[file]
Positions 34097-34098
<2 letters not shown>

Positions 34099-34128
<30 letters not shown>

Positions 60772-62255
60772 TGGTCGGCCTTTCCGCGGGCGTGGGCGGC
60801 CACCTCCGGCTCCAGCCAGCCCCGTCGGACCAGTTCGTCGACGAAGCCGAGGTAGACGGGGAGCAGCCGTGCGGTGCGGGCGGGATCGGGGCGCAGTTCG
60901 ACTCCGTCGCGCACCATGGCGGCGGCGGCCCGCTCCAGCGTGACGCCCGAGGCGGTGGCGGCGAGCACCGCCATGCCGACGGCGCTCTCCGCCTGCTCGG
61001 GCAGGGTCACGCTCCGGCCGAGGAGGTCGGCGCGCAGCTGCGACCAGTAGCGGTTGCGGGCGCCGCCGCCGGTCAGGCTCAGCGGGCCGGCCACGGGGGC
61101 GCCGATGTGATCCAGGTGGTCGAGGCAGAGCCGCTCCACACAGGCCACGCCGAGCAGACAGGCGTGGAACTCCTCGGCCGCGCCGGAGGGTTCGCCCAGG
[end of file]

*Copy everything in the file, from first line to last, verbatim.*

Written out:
Positions 34097-34098
<2 letters not shown>

Positions 34099-34128
<30 letters not shown>

Positions 60772-62255
60772 TGGTCGGCCTTTCCGCGGGCGTGGGCGGC
60801 CACCTCCGGCTCCAGCCAGCCCCGTCGGACCAGTTCGTCGACGAAGCCGAGGTAGACGGGGAGCAGCCGTGCGGTGCGGGCGGGATCGGGGCGCAGTTCG
60901 ACTCCGTCGCGCACCATGGCGGCGGCGGCCCGCTCCAGCGTGACGCCCGAGGCGGTGGCGGCGAGCACCGCCATGCCGACGGCGCTCTCCGCCTGCTCGG
61001 GCAGGGTCACGCTCCGGCCGAGGAGGTCGGCGCGCAGCTGCGACCAGTAGCGGTTGCGGGCGCCGCCGCCGGTCAGGCTCAGCGGGCCGGCCACGGGGGC
61101 GCCGATGTGATCCAGGTGGTCGAGGCAGAGCCGCTCCACACAGGCCACGCCGAGCAGACAGGCGTGGAACTCCTCGGCCGCGCCGGAGGGTTCGCCCAGG